How Do I Survive in Two Different Worlds?

Search and reunion introduce adoptees to a life lived in two different worlds.

Rebecca Tillou June 03, 2018
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It is not so strange or uncommon of a concept if you think about it. Most of the US population survives in two, or more, different worlds. They have the home world, and they have the working world. People are able to survive successfully in multiple worlds because they adapt to them. They learn what works, what doesn’t, and they evolve.

One would think it would be easy to live simultaneously in the world of being an adoptee and the world of being a biological child. It isn’t though. There are many emotions involved, and those emotions are not emanating from just one person. They are from many people, and from all sides of the equation.

When I began my search for my birth family, I focused on just that. The search. I didn’t stop and think about how my future would change if I found my birth family, or if I never found them. Once I did find them, I began visiting a new world. A world of unknowns, a world of insecurities, a world of firsts. As one phone call turned into 10, and an email turned into photos being sent and video chatting, my visits to the new world became more frequent.

After about two weeks, I would say I was living in two different worlds. It was and still is, difficult at times. I love my family and I never want to make anyone feel slighted. When I started conversing and visiting my birth family, I wouldn’t mention it to my adoptive family, unless they asked how the search and reunion were going. I hid my worlds from one another. Hiding is stressful. I have tried to combine my two worlds inadvertently through social media by posting photos of both families so both can look at them and comment if they wish to do so. But I want the two worlds to collide head-on. I would love them to meet.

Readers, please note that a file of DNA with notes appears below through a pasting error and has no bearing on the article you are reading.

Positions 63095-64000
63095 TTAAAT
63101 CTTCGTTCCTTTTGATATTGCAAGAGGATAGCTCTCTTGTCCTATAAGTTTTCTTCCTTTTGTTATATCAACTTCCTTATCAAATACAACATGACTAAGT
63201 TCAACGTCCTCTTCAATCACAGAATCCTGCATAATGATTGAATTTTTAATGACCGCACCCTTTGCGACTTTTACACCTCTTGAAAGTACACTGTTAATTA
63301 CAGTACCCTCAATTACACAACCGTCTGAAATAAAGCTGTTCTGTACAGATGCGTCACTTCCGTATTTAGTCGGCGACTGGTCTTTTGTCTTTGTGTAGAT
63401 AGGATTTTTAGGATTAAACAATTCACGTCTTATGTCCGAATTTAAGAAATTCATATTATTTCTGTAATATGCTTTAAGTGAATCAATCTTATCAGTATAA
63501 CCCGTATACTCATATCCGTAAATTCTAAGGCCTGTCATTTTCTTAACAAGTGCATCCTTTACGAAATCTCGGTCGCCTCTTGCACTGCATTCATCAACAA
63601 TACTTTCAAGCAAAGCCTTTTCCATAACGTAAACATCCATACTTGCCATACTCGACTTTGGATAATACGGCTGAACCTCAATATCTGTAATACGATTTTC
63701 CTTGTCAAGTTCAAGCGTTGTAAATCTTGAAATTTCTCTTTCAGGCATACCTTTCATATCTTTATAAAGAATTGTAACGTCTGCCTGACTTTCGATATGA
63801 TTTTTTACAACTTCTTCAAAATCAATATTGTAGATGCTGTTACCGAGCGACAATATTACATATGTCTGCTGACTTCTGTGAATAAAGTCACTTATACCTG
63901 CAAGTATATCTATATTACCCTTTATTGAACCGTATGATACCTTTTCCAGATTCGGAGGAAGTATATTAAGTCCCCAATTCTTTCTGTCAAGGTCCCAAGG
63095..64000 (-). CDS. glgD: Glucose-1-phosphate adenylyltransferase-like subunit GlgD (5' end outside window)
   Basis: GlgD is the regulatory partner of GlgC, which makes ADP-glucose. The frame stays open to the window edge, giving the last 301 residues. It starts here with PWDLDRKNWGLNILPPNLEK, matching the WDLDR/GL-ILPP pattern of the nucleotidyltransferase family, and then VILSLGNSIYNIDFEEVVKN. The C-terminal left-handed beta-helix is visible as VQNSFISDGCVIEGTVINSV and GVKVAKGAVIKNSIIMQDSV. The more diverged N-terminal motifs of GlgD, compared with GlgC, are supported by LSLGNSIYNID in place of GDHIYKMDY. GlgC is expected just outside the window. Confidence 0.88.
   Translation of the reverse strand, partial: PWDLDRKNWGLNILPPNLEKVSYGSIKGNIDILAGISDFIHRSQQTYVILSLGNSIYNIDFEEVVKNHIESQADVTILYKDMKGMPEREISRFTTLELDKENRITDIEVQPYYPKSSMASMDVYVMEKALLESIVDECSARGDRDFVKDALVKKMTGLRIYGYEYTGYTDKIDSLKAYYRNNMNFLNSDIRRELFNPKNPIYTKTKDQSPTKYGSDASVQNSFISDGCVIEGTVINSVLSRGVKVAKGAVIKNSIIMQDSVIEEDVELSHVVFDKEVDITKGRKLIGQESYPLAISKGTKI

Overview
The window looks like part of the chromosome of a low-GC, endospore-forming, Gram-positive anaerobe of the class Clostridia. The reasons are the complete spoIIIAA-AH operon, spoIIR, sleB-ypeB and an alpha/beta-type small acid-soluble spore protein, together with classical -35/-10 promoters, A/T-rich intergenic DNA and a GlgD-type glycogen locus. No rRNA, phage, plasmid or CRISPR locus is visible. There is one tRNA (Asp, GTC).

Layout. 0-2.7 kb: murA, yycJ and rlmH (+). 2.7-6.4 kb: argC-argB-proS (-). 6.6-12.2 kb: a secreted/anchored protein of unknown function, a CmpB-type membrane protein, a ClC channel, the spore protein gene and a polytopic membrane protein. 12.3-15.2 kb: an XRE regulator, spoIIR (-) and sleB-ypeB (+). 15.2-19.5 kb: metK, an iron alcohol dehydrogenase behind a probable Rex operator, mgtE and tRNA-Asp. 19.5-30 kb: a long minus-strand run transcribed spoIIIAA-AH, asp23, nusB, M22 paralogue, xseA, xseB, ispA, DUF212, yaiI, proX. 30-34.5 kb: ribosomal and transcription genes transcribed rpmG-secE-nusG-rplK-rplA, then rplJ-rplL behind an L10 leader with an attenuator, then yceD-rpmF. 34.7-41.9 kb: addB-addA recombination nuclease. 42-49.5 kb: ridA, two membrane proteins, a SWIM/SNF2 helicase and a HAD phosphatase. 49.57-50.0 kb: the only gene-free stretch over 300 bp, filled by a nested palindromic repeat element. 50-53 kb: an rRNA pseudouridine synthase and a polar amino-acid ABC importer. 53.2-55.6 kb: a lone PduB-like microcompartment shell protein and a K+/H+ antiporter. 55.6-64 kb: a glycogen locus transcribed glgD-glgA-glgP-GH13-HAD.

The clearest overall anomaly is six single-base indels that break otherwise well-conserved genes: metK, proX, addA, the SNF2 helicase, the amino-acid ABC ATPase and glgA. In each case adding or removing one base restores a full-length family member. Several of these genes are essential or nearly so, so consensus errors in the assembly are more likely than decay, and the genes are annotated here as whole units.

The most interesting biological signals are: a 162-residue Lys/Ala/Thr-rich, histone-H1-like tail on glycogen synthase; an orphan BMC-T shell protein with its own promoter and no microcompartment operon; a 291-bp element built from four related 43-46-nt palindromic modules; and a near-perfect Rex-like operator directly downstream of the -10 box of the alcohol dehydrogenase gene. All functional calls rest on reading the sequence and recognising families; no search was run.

I feel like I have been selfish in my search for this other world, and I don’t like feeling selfish. Then again,  another part of me says it isn’t selfish finding out who you look like, and where you get your genetics from. It may not be selfish, but I have to remember my family is my family. They raised me, they were the first people I ever trusted, and that I ever loved. To bring a new family into the mix, there is going to be skepticism, and there is going to be lots of questions as to how the other world operates.

Bringing two worlds together is not something that happens overnight, but it can be done. Time and patience opens minds and hearts to one another and can create a beautiful connection.

 

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Rebecca Tillou

Rebecca was adopted as an infant. She found her birth family in May of 2013 and continues to keep in touch with them. Sadly, her birth mother passed away in 1999. She and her husband live in New York and are the parents of two beautiful little boys, Dominic and Nicolas. They also have a German Shepherd mix named Chester. She was recently diagnosed with FASD at 34 years of age. She is currently working with nofas.org and thearg.org to get the word out that there is hope, and that you are never too old to better yourself.


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